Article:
Celina Scott-Buechler is a Ph.D. student in the Emmett Interdisciplinary Program for Environment & Resources (E-IPER), where she works to bridge climate science and policy. She is also a senior fellow at Data for Progress.
Yannai Kashtan is currently a doctoral student in the Earth Systems Science program. He is from Oakland, California.
Today marks one week since news of the John Doerr School of Sustainability broke — a new school at Stanford dedicated expressly to sustainability. This was a much-anticipated announcement: for more than a year, students and faculty have eagerly worked alongside administration to envision what a school premised on climate and environmental solution-building might look like. Doerr is Stanford’s first new school in 70 years, and comes as other peer institutions have rolled out their own climate schools. Perhaps most impressively, its founding gift of $1.69 billion is the largest in Stanford’s history, and second largest for any institution of higher education in the U.S. In no uncertain terms, this is a critical and long-overdue step in Stanford’s response to climate change.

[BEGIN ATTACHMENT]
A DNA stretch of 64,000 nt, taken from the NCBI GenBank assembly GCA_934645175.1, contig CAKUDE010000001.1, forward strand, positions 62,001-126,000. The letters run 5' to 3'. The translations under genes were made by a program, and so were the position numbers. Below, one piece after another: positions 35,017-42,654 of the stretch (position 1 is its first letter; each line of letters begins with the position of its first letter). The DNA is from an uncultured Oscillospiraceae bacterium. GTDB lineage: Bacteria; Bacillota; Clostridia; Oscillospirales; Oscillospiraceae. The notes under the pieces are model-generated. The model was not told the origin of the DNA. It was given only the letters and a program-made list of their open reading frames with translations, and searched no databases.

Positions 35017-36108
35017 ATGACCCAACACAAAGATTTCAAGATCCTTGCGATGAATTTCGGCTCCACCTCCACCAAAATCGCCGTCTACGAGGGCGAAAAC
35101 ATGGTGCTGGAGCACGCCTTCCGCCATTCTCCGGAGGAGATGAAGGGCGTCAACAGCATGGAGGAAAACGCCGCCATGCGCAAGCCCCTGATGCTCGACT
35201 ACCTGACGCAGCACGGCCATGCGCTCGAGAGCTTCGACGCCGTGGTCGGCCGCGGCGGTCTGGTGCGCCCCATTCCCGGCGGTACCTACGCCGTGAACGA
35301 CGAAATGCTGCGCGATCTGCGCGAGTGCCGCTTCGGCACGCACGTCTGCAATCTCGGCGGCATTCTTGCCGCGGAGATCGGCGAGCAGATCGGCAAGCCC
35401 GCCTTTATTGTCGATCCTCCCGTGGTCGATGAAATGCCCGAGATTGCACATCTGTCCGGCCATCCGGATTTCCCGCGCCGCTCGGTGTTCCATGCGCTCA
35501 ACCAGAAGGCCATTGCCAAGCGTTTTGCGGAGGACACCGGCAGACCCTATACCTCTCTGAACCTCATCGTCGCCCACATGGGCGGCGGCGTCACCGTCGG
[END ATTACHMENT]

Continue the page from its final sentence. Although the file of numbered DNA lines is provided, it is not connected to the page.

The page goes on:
The school is not, however, the golden ticket to climate salvation as many of its proponents would lead us to believe. Its lofty goals, published in a draft today, center on instilling students with three core competencies: systems thinking, transdisciplinarity and values thinking. Worthy goals indeed. The process of developing the new school has itself shirked these principles, however. In his interview with The New York Times, inaugural dean Arun Majumdar is cited saying the new school would work with and accept donations from fossil fuel companies.
Accepting money from fossil fuel interests, even those claiming to diversify their portfolios, fundamentally undermines the school’s core learning competencies, tarnishes its academic reputation and hampers its stated mission of “solving the most complex problems in climate and sustainability.”